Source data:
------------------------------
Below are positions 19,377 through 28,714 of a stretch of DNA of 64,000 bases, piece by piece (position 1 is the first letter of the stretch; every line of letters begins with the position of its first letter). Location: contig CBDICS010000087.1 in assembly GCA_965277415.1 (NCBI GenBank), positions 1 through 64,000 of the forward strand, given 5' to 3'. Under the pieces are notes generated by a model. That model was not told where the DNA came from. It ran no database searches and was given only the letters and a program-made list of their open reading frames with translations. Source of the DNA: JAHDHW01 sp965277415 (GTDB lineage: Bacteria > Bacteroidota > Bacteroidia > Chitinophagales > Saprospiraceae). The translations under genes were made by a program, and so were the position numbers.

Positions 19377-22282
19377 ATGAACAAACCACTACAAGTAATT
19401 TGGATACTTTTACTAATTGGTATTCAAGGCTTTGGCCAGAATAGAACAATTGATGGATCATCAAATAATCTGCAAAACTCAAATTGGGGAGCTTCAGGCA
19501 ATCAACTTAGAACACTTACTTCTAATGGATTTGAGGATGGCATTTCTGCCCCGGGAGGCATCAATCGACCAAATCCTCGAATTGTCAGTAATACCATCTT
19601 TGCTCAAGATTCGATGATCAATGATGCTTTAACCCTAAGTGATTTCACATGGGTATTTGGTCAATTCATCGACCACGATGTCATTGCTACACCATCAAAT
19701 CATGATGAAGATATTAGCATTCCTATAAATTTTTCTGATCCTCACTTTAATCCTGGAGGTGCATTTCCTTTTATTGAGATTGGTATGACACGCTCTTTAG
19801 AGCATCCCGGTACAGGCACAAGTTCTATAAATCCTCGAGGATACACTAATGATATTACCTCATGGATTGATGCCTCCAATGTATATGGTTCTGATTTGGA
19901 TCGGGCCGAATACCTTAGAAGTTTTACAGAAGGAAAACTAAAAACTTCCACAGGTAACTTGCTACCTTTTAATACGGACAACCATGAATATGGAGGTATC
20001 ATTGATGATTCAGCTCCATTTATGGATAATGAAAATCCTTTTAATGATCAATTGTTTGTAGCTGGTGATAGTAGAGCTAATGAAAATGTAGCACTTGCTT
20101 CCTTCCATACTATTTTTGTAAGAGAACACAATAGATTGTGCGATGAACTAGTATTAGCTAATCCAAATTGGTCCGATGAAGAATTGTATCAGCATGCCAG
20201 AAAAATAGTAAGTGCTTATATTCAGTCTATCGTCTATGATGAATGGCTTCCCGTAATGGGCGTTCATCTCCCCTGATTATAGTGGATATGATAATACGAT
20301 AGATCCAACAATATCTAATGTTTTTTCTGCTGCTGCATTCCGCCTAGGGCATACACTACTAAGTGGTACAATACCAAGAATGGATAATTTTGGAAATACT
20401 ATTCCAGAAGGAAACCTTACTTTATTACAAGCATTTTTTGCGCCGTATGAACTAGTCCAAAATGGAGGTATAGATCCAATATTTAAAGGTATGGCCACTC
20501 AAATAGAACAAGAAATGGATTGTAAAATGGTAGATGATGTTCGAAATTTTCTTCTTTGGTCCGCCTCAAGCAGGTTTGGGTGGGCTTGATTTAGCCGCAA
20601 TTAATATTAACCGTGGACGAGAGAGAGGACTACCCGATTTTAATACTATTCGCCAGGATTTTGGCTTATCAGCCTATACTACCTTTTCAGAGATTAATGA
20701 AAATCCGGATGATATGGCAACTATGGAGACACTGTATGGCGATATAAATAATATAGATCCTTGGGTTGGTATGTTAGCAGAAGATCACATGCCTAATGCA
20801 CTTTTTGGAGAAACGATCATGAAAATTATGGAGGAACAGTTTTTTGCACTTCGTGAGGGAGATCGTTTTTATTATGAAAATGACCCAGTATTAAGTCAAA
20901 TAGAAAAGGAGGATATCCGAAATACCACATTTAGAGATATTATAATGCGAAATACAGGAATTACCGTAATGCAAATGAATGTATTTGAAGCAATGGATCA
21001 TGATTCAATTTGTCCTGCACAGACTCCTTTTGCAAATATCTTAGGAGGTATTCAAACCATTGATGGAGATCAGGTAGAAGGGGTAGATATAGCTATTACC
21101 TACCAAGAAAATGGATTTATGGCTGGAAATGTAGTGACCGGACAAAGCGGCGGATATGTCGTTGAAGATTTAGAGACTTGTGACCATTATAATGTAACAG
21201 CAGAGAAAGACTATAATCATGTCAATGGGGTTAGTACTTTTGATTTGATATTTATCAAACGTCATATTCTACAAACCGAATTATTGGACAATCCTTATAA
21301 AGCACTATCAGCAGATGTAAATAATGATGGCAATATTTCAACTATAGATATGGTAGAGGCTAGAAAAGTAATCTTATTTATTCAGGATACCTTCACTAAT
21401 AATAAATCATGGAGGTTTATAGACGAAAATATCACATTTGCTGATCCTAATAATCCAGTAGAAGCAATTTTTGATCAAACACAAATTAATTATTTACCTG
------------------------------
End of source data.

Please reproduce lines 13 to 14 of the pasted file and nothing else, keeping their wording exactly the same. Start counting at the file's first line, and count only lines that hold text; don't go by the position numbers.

20301 AGATCCAACAATATCTAATGTTTTTTCTGCTGCTGCATTCCGCCTAGGGCATACACTACTAAGTGGTACAATACCAAGAATGGATAATTTTGGAAATACT
20401 ATTCCAGAAGGAAACCTTACTTTATTACAAGCATTTTTTGCGCCGTATGAACTAGTCCAAAATGGAGGTATAGATCCAATATTTAAAGGTATGGCCACTC